Corinne Seely at Exton Park on the chalky South Downs not far north of Southampton is French and looks after 55 acres of vines. Taittinger, the famous Champagne house with France’s second largest acreage under champagne grapes has invested in Stone Stile Farm near Chilham in Kent and plans to plant 100 acres of Chardonnay, Pinot Noir and Pinot Meunier grapes to produce English sparkling wine. It has renamed the place Domaine Evromond after Charles de Saint Evremond who promoted the wines of Champagne in England at the time of Charles II. Enterprising Taittinger has had a vineyard in California since 1987. With 68 chalky and south facing acres planted since 2017, they are expecting the first full vintage this autumn and intend to ramp up production to 300,000 bottles by the mid twenties. Vraken-Pommery has a collaboration with Hattingley Valley near Alresford in Hampshire while it too looks for suitable land north of the Channel. Californian giant Jackson Family Wines is also said to be on the look out for English real estate.
South of La Manche, the current climate is giving Champagne growers a bit of a headache, they are forecasting reduced harvests in coming years. Already, they are picking grapes two weeks earlier than they were 20 years ago in an attempt to retain the freshness and acidity that warmer weather reduces. England has a longer growing season which means that British producers can leave the grapes on the vines longer, bringing the grapes to ripeness while maintaining the essential acidity thanks to the cooler evenings.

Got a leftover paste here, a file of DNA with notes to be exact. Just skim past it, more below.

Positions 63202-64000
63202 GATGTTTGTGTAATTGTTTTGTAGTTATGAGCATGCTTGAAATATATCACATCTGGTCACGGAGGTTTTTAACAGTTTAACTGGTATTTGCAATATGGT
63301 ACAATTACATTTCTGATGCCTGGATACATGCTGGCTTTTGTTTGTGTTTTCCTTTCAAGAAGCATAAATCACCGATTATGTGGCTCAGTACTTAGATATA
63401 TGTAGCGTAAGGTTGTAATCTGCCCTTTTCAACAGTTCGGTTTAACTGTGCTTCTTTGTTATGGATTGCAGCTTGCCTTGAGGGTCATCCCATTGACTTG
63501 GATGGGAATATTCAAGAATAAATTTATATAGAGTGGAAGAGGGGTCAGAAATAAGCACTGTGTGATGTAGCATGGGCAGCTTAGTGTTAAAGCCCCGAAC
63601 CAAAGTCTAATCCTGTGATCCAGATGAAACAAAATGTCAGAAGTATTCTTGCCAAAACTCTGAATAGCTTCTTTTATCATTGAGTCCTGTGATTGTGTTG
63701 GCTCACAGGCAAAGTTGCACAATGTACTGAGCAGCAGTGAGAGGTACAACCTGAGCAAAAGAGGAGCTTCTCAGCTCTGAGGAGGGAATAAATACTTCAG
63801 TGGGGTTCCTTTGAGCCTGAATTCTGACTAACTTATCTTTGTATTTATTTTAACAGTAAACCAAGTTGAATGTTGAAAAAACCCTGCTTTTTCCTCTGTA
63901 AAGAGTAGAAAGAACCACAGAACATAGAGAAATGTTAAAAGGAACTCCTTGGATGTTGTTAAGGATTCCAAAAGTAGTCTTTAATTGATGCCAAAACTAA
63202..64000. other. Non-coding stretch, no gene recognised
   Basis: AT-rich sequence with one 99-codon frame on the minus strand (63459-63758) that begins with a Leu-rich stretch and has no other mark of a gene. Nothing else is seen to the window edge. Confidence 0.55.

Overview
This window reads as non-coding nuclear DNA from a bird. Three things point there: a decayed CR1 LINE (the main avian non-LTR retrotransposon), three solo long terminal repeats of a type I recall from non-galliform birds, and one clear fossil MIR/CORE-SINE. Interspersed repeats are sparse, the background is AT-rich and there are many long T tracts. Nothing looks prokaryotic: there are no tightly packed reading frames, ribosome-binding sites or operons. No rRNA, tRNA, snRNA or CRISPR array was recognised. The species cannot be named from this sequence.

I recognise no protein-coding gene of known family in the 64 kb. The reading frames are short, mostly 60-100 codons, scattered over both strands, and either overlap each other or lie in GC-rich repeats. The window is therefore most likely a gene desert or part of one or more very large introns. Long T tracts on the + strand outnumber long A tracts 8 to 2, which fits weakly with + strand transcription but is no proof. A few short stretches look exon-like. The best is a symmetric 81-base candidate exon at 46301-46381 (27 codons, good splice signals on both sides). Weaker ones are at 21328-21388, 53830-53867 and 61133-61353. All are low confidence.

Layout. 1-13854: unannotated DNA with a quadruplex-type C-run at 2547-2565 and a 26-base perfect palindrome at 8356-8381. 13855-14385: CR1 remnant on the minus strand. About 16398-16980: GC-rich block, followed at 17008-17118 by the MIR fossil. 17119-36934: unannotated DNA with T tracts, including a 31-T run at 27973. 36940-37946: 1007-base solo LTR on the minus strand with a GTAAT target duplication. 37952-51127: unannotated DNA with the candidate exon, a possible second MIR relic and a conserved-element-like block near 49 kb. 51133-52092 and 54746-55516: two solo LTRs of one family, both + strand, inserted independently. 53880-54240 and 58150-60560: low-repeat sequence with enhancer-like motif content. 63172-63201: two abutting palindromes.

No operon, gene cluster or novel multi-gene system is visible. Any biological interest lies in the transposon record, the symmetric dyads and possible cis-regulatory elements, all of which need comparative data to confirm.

But the French are striking back. Bollinger is exploring options to retain the acidity which has been diminishing over the past 30 years. They are looking at historic grapes of the region. Not so long ago there were seven in regular use but that has reduced to just three. The others are Pinot Gris (called Fromenteau in Champagne), Pinot Blanc (aka Blanc Vrai), Arbane and Petit Meslier. These latter two have high levels of natural acidity as they mature more slowly and are less susceptible to losses during August heat waves. Château de Bligny and Champagne Drappier already have blends in the market showcasing these forgotten varieties.
So back in England, gone are the German varieties which suited a cooler climate and the Chardonnay, Pinot Noir and Pinot Meunier of today are classic French grapes which have only been planted in England since the early 1990s. So add the right kind of grapes which can be picked a little earlier with adequate acidity as sparkling wine does not need a fully ripened fruit. English producers are adamant that they are not trying to produce champagne, the product can stand on its own with many folk appreciating the clean nose and well-balanced acidity.
The 2018 English vintage yielded 13.2m bottles, that was almost double the previous record in 2014 of 6.9m; what will 2019 have in store?
Next time we shall look at the size of the English sparkling wine industry and wonder whether it might surpass French production, in reputation if not in volume.